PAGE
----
Portman and Murkowski deserve special attention. Both are smart and honorable.

Portman just got re-elected by a wide margin in 2016. He repeatedly makes statements that demonstrate an admirable degree of independence. He is not afraid to stray from the party line, but in the end I don't think he will have the guts to say no to his party.

Murkowski I will remind you was not elected as a Republican. She won as a write-in and an Independent. Quite a feat. She too will sadly buckle. She will forget her belief in Planned Parenthood and expansion of Medicaid to her rural poor residents and vote with McConnell.

She voted against DeVos, but she will not be a profile in courage this time.

The two Republicans who said they will vote no and mean it are senators Susan CollinsSusan Margaret CollinsSusan Collins challenger hit with ethics complaints over reimbursements Overnight Health Care: Insurance lobby chief calls Biden, Sanders health plans 'similarly bad' | Trump officials appeal drug price disclosure ruling | Study finds 1 in 7 people ration diabetes medicine due to cost Collins downplays 2020 threat: 'Confident' reelection would go well if she runs MORE (R-ME) and Dean HellerDean Arthur HellerThis week: Barr back in hot seat over Mueller report Trump suggests Heller lost reelection bid because he was 'hostile' during 2016 presidential campaign Trump picks ex-oil lobbyist David Bernhardt for Interior secretary MORE (R-NV).

Collins is a true moderate. She's proud of her thoughtful and conscience-driven political philosophy. She practices what she preaches. Her word means something.

Most of all the voters of Maine like what they see and want her to continue to be the way she is.

Heller is the very most vulnerable Republican up for re-election in 2018. In fact not one of the other 7 Republicans up in 2018 have anything to worry about. Most of them are locks for re-election.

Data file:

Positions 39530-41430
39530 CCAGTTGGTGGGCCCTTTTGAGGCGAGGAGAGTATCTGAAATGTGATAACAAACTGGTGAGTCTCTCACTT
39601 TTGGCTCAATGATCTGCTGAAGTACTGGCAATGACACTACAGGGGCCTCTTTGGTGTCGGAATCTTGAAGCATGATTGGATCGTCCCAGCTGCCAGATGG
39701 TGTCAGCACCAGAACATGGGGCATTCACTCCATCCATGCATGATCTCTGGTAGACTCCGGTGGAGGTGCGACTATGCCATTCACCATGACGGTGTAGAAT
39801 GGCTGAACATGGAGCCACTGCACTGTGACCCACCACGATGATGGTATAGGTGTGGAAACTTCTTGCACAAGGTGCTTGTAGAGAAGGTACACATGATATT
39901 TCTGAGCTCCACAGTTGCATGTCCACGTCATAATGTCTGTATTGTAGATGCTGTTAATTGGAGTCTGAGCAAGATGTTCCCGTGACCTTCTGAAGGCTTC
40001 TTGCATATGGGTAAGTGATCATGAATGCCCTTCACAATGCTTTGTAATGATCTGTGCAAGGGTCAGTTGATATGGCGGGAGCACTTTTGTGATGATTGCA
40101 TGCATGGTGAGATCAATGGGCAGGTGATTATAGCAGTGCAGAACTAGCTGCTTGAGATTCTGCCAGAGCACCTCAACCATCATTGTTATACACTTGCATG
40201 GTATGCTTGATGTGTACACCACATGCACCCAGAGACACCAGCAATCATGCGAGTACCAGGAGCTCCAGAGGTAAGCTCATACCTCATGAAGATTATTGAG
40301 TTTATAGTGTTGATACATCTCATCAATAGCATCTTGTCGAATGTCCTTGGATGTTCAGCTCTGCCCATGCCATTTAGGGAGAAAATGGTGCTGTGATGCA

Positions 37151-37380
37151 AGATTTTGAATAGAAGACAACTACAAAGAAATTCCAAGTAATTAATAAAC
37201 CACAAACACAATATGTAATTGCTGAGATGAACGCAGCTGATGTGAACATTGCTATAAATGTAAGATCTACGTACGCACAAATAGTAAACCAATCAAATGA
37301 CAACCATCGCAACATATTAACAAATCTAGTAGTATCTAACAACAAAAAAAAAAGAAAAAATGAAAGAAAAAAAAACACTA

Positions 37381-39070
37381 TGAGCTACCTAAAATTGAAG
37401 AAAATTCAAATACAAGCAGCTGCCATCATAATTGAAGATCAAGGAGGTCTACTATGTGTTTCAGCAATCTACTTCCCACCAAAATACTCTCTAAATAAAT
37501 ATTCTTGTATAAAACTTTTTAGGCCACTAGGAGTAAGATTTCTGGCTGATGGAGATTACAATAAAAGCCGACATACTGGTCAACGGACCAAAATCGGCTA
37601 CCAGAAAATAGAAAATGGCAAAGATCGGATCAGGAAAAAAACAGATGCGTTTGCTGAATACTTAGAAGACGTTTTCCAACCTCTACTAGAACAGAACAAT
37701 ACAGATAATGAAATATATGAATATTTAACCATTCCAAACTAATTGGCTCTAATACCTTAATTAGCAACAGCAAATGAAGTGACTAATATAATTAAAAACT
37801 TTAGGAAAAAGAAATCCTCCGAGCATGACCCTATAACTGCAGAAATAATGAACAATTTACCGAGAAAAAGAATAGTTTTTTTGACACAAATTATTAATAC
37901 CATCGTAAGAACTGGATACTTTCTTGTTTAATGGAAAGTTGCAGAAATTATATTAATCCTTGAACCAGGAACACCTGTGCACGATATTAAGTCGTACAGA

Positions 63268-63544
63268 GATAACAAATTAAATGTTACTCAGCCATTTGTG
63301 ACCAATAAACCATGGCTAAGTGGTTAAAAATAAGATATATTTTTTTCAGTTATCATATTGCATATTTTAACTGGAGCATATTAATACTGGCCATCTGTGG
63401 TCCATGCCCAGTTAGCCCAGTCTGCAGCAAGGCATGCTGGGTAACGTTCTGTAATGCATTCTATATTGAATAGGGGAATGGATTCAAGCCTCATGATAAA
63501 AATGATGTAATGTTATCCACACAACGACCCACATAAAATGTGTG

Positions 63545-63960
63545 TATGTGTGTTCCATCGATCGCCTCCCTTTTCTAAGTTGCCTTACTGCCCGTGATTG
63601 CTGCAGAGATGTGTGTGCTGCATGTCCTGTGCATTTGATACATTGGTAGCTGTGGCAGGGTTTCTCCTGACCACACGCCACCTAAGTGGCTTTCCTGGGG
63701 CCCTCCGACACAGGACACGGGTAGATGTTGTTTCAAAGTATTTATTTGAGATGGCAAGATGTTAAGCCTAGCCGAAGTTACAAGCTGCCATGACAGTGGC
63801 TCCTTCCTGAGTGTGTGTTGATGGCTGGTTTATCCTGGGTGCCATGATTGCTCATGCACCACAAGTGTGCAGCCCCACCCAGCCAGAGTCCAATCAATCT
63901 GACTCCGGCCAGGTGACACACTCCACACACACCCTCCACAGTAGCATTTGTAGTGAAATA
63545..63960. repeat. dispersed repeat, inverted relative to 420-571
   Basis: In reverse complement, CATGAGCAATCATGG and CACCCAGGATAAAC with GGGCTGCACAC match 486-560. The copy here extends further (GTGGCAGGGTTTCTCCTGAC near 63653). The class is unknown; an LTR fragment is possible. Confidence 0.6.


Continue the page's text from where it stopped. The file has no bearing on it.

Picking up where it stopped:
Nevada is a state which Hillary ClintonHillary Diane Rodham ClintonTrump preps conspiracy theory to explain faltering economy The ideological divide on vaping has a clear winner: Smokers Biden struggles to hit it off with millennials MORE carried in 2016. Quite simply, Heller wants to keep his job.

Mitch McConnell will proclaim victory by the barest of margins. But politics is a game of wins and losses. It doesn't have to be pretty or neat.

Trump will sign anything presented to him. All he has ever cared about is that he be called the winner. Content and substance, he doesn't care. He doesn't have the time, energy, discipline or interest to pursue.

This scenario I outlined feels right to me. I really hope I'm wrong.

Republican senators — surprise me. Prove me wrong. Show me there are at least three of you who will not play the game.

I don't think it will happen.

It's 2017 and the Republican Party is devoid of a soul.

Mark Plotkin is a contributor to the BBC on American politics and a columnist for The Georgetowner. Previously, he was the political analyst for WAMU-FM, Washington's NPR affiliate, where he co-hosted the "D.C. Politics Hour With Mark Plotkin." He later became the political analyst for WTOP-FM, Washington's all-news radio station, where he hosted "The Politics Hour With Mark Plotkin." He is a winner of the Edward R. Murrow Award for excellence in writing.